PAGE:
Maximize the Benefits: Henson Trusts for Disabled Beneficiaries in Ontario

By
The Tabuchi Law Team
July 23, 2023
5
min read
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What is a Henson trust?

A Henson trust is a type of trust that is specifically designed to benefit disabled people. Henson trusts are also known as absolute discretionary trusts. This means that the trustee has the absolute discretion to decide how and when to distribute the trust assets to the beneficiary. The beneficiary does not have any legal right to the trust assets, and the trust assets are not considered to be assets of the beneficiary for the purposes of government benefits.

Why is a Henson trust important for disabled beneficiaries in Ontario?

Henson trusts are important for disabled beneficiaries in Ontario because they can help to protect their eligibility for government benefits, such as the Ontario Disability Support Program (ODSP) and the Registered Disability Savings Plan (RDSP).

ODSP is a financial assistance program for people with disabilities who have low incomes and few assets. ODSP benefits are based on the beneficiary's income and assets. If the beneficiary has too many assets, they may not be eligible for ODSP benefits.

The RDSP is a tax-advantaged savings plan that can be used to save for the long-term financial needs of people with disabilities. The federal government provides matching contributions to RDSPs, which can help to grow the savings faster.

Henson trusts can help to protect a disabled person's eligibility for ODSP and RDSP benefits by keeping the trust assets separate from the beneficiary's personal assets. The trustee can then use the trust assets to provide for the beneficiary's needs without affecting their eligibility for government benefits.

How does a Henson trust work?

When a Henson trust is created, the settlor (the person who creates the trust) transfers assets to the trust. The trustee then manages the trust assets and distributes them to the beneficiary at their discretion.

The trustee can use the trust assets to pay for the beneficiary's basic needs, such as food, shelter, and clothing. The trustee can also use the trust assets to pay for the beneficiary's medical and dental expenses, education, and other special needs.

The trustee does not have to distribute any of the trust assets to the beneficiary. However, the trustee must act in the beneficiary's best interests. This means that the trustee must consider the beneficiary's needs and wishes when making decisions about how to distribute the trust assets.

Who can create a Henson trust?

Anyone can create a Henson trust, as long as they have the mental capacity to do so. This includes parents, grandparents, other family members, and friends of disabled people.

What assets can be placed in a Henson trust?

Any type of asset can be placed in a Henson trust, including cash, investments, real estate, and personal property.

Who can be a trustee?

The settlor of a Henson trust can choose anyone to be the trustee. However, it is important to choose a trustee who is trustworthy and who has the experience and expertise to manage the trust assets prudently.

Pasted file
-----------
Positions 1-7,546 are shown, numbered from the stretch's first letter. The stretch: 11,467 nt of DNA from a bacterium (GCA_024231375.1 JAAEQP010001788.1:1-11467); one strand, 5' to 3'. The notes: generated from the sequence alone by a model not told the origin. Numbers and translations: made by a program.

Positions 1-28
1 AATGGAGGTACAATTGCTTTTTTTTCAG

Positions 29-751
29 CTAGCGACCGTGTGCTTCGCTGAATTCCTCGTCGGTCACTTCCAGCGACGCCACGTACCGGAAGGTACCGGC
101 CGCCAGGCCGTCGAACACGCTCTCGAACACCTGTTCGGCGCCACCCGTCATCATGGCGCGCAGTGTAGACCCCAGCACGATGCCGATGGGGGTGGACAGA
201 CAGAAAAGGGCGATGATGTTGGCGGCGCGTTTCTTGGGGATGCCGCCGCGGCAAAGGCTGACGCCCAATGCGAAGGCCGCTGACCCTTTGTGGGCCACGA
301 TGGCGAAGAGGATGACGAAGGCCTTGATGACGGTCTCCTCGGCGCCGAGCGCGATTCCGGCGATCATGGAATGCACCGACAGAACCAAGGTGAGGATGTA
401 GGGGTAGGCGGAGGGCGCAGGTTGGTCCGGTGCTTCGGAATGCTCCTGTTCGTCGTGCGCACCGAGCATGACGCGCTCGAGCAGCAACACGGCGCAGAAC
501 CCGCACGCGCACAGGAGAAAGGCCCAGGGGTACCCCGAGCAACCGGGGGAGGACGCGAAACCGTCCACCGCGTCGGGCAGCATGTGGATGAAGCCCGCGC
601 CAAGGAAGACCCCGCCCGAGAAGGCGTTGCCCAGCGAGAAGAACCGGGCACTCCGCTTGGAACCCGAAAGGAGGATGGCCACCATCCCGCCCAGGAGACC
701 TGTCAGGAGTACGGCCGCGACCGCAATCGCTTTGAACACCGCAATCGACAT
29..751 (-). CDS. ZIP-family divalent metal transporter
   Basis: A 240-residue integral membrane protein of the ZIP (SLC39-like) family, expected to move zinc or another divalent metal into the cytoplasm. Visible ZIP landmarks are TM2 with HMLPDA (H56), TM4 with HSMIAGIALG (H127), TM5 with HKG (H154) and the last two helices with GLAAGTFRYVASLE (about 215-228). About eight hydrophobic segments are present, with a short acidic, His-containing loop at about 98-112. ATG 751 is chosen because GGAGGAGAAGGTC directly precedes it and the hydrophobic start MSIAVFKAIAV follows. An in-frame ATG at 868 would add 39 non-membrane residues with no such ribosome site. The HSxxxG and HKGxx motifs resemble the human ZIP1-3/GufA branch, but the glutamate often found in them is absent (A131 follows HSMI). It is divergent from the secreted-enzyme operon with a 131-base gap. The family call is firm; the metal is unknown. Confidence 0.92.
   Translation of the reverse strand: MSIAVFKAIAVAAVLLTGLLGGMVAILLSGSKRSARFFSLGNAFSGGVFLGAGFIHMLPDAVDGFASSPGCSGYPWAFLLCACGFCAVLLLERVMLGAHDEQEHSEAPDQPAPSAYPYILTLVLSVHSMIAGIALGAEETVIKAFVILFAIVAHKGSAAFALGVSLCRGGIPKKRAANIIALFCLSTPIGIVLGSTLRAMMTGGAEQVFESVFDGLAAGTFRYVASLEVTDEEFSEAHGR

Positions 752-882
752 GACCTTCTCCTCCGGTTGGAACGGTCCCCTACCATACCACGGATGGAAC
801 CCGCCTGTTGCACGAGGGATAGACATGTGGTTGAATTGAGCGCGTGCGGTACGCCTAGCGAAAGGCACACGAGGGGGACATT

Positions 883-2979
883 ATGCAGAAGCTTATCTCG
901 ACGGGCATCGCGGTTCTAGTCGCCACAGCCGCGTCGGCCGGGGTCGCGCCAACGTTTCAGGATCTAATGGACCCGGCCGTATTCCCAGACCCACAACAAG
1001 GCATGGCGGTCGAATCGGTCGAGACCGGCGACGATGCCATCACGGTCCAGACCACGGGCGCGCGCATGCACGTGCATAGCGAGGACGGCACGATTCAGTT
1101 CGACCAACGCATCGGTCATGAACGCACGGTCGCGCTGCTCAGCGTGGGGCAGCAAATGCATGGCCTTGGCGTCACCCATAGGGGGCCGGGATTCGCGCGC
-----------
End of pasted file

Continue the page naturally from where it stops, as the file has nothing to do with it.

What are the benefits of a Henson trust?

Henson trusts offer a number of benefits for disabled beneficiaries in Ontario:

  • Protecting eligibility for government benefits: Henson trusts can help to protect a disabled person's eligibility for government benefits, such as ODSP and RDSP. This is because the trust assets are not considered to be assets of the beneficiary.
  • Providing financial security: Henson trusts can provide financial security for a disabled person for their lifetime. This is because the trustee can use the trust assets to pay for the beneficiary's needs, even if they are not eligible for government benefits.
  • Tailoring support to the beneficiary's needs: The trustee can tailor the support they provide to the beneficiary's individual needs. This may include paying for the beneficiary's basic needs, medical and dental expenses, education, and other special needs.
  • Peace of mind for the settlor: Henson trusts can give the settlor peace of mind knowing that their disabled loved one will be financially secure after they are gone.

Examples of how Henson trusts can benefit disabled beneficiaries in Ontario:

  • A parent can create a Henson trust for their disabled child. The trustee can then use the trust assets to pay for the child's needs, such as food, shelter, clothing, education, and medical care. This can help to ensure that the child has a good quality of life, even if they are not eligible for government benefits.
  • A grandparent can create a Henson trust for their disabled grandchild. The trustee can then use the trust assets to pay for the grandchild's needs, such as a down payment on a house, a car, or a business. This can help the grandchild to achieve their goals and live independently.
  • A friend can create a Henson trust for a disabled person they know. The trustee can then use the trust assets to pay for the person's needs, such as medical care, home modifications, or respite care. This can help the person to live comfortably and with dignity.

Conclusion

Henson trusts are a valuable estate planning tool for families with disabled beneficiaries. Henson trusts can help to protect the beneficiary's eligibility for government benefits, provide financial security, and tailor support to the beneficiary's individual needs.

If you are considering creating a Henson trust, it is important to consult with a lawyer who specializes in estate planning and disability law. A lawyer can help you to understand the legal requirements and to create a trust that meets your specific needs.

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